Uwe Bargmann, innogy’s head of data protection, talks to us about big data

Interview with innogy´s head of data protection Uwe Bargmann

Mr Bargmann, as a data protection expert does it make you flinch when I say the words “big data”? And if not, why not?

First of all, big data is a relatively vague term. Nowadays everyone who processes large volumes of data is generally accepted to be working with big data. But we were already doing a lot of this before the phrase was invented. It’s clear that processing large amounts of structured and unstructured data does not fit well with the principles of data protection law, such as the principles of purpose and data minimisation. But in many cases it’s not actually necessary to process personal data and characteristics because it’s possible to use aggregated or anonymised data or use data that is not linked to an individual, such as machine data.

Should our business partners and customers worry that their data is not secure with us or that we don’t handle it properly?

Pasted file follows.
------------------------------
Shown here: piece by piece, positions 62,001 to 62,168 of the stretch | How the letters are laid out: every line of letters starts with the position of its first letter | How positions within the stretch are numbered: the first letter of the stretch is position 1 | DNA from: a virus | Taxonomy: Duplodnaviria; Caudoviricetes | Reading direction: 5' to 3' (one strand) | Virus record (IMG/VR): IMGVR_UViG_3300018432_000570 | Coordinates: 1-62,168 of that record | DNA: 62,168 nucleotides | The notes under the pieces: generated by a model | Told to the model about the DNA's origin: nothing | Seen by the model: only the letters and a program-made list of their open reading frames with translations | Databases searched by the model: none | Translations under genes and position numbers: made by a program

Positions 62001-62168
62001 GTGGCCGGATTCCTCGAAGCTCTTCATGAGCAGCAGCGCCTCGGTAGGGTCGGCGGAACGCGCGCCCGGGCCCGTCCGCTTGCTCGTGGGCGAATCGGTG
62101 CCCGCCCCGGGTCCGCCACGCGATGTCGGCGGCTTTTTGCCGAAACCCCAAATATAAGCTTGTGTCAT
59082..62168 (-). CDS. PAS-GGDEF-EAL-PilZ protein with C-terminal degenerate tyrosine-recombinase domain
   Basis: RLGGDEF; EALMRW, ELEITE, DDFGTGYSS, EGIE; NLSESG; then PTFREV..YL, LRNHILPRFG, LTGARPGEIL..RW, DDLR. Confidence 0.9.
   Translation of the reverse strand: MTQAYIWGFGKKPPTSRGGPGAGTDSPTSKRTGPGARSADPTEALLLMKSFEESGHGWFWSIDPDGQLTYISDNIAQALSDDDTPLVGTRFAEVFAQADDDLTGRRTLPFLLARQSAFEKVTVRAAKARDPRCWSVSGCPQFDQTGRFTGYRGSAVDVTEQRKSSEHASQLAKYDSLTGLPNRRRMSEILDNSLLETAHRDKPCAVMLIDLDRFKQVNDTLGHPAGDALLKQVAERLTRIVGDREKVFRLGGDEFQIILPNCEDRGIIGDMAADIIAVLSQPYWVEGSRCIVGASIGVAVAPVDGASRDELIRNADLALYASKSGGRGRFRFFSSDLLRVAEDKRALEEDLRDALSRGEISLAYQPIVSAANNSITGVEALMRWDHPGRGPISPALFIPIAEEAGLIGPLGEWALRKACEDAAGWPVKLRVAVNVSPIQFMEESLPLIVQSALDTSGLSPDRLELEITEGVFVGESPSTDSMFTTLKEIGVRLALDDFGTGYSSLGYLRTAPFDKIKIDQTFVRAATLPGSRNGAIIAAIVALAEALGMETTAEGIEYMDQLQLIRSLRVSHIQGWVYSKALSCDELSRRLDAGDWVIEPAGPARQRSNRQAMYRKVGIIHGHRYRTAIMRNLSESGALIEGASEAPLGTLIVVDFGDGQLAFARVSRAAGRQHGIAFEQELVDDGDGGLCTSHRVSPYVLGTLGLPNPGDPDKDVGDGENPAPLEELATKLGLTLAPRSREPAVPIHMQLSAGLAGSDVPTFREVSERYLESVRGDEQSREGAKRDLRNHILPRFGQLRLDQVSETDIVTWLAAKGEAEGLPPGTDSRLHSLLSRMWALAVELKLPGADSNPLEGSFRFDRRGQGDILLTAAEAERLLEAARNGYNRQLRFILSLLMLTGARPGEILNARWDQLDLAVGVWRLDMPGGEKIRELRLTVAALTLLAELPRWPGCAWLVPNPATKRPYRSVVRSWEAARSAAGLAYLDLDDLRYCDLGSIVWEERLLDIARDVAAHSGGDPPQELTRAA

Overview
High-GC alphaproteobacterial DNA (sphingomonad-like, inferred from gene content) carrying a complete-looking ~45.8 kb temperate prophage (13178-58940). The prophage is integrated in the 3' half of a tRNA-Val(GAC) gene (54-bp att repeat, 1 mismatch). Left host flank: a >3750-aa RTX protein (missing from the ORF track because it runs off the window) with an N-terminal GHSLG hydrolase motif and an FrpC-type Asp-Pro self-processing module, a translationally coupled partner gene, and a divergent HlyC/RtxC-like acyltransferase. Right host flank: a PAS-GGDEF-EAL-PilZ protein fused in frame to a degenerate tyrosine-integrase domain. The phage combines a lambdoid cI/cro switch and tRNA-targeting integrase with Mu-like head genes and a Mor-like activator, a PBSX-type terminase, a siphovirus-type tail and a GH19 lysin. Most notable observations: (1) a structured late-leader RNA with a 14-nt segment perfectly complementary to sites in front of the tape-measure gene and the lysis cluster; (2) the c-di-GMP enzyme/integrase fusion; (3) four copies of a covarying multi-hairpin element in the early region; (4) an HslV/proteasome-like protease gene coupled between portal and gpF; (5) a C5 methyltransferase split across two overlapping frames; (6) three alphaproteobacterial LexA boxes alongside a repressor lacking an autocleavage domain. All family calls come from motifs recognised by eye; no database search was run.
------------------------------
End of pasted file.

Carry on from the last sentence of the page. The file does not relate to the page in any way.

I think here at innogy we take data protection and security very seriously. Of course we want to get on board with new business models that have previously been dominated by US companies with fewer data protection concerns. But the trust of our customers is a key asset and could also be a competitive advantage if we handle it properly. From the number of customer queries and complaints we have received, it is clear that they are becoming more sensitive to this issue and want to know what is happening with their data.


It is a case of harmonising the interests of companies and individuals in a fair and sensible way

In future will the increasing number of big data projects mean there is more work to do and more questions to answer? What do you think?

Definitely. Digitalisation of the energy sector is still in its early stages, and the many new initiatives in the Group all revolve around data, and particularly personal data. Some major changes to the domestic and international legal framework are also in the pipeline for May 2018. These include the EU’s new Data Protection Directive and ePrivacy Directive. Data will become more valuable for businesses, but also for every individual. When it comes to data protection, it is a case of harmonising the interests of companies and individuals in a fair and sensible way.

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